Figure 1.7. Gage on Sharp Curves.
You read earlier that the gage of locomotives and rolling stock must match the gage of
the track over which it is going to run. However, this is not literally true. The gage of rail
equipment is invariably slightly less than that of the track. The difference is maintained to insure
a tolerance in case the track gage should accidentally be slightly narrow and to further reduce the
effect of binding on curves.
On high-speed lines, some railroads have specified a slightly narrower gage. For example,
on one major commercial railroad specifications for standard track require a gage of 56 3/8
inches on all tangents where trains are expected to operate at speeds in excess of 50 mph. In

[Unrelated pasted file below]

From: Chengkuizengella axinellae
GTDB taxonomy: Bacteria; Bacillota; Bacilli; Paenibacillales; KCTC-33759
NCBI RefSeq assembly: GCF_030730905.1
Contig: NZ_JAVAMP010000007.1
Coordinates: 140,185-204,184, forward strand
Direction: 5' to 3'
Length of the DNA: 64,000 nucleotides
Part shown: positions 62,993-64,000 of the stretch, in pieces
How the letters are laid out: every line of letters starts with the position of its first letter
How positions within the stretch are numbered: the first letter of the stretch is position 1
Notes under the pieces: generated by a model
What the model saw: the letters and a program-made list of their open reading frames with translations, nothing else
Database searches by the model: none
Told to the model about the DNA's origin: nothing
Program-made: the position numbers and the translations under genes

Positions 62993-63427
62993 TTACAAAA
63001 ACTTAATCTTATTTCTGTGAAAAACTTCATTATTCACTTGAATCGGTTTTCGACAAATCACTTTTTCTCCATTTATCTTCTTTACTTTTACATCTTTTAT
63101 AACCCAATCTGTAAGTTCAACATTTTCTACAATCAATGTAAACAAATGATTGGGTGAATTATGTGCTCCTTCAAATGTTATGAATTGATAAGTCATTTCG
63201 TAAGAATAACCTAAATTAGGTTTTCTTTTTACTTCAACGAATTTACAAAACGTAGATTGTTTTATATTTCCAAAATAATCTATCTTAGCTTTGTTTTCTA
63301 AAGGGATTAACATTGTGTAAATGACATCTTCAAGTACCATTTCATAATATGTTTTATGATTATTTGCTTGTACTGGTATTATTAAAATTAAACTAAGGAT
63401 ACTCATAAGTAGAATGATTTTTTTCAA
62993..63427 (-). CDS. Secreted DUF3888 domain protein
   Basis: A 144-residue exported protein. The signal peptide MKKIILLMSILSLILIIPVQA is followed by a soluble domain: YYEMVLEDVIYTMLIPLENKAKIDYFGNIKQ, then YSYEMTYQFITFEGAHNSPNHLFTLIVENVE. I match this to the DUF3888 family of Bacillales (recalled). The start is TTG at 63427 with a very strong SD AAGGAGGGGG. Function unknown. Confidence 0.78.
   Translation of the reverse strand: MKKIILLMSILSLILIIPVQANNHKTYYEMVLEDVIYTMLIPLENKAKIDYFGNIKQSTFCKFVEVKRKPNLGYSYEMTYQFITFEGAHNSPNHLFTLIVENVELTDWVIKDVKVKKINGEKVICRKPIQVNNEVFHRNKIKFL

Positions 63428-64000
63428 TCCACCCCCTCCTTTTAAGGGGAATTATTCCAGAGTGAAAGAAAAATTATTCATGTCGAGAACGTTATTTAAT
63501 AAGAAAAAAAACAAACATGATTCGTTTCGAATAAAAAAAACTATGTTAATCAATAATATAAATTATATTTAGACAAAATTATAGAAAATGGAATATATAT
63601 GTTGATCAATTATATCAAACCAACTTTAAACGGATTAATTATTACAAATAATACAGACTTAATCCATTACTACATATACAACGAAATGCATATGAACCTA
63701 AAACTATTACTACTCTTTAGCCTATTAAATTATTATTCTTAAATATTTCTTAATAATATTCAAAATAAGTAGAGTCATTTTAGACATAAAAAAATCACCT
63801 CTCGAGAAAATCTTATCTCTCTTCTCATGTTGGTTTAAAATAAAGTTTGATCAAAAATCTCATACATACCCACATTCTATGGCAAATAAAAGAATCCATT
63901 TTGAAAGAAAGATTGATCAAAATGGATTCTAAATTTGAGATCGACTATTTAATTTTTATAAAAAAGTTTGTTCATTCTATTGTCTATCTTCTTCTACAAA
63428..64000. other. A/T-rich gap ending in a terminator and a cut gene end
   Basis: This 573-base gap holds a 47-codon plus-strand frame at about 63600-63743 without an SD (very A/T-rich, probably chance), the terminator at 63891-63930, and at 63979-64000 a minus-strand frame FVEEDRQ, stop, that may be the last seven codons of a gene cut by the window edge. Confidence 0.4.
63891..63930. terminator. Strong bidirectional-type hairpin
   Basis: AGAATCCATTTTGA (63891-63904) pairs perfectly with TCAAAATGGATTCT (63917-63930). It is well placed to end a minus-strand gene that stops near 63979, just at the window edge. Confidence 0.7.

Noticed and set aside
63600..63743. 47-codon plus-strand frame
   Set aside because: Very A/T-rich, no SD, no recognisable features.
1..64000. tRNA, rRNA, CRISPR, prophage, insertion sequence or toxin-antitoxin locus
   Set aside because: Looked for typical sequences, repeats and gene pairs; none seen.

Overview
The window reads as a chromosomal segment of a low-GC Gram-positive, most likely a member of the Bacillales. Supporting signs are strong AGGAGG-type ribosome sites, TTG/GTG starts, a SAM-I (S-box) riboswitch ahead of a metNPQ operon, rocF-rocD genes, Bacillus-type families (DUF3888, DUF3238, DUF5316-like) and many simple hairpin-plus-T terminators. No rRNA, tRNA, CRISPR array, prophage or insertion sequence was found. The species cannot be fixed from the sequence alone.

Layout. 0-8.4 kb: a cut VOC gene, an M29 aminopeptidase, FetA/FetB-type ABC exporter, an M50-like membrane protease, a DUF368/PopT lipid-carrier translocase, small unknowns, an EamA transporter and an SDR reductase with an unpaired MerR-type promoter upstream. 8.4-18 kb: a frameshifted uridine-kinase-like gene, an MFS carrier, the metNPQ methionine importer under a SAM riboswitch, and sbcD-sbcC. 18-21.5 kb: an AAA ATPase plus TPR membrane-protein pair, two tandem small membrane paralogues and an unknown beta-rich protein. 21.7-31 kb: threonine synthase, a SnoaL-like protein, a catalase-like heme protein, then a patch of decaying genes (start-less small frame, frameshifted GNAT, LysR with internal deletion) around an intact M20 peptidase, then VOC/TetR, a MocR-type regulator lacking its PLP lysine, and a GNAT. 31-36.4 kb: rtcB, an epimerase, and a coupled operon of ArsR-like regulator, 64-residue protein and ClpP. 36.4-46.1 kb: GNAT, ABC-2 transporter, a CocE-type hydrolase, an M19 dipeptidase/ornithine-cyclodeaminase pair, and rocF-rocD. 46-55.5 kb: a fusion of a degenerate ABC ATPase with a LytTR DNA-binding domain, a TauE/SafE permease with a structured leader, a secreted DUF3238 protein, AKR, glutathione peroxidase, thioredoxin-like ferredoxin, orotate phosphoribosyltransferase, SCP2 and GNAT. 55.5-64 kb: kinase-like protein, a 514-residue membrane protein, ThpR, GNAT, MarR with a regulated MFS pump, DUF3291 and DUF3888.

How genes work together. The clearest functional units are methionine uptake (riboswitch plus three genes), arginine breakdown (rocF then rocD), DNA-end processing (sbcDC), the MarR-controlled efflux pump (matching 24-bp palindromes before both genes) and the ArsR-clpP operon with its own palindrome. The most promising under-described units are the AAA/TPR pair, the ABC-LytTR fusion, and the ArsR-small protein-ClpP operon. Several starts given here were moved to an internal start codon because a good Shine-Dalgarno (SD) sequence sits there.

high-speed operation, the freedom of rail equipment to move a small lateral distance between the
rails results in a rough, uncomfortable ride for passengers and is destructive to track and
CROSS LEVEL AND SURFACE
The cross level is the height or elevation of the two rails, making up the track, in relation
to each other. The cross level of a track, among other things, affects the way a train moves over
the rails. Good maintenance requires proper cross level, as illustrated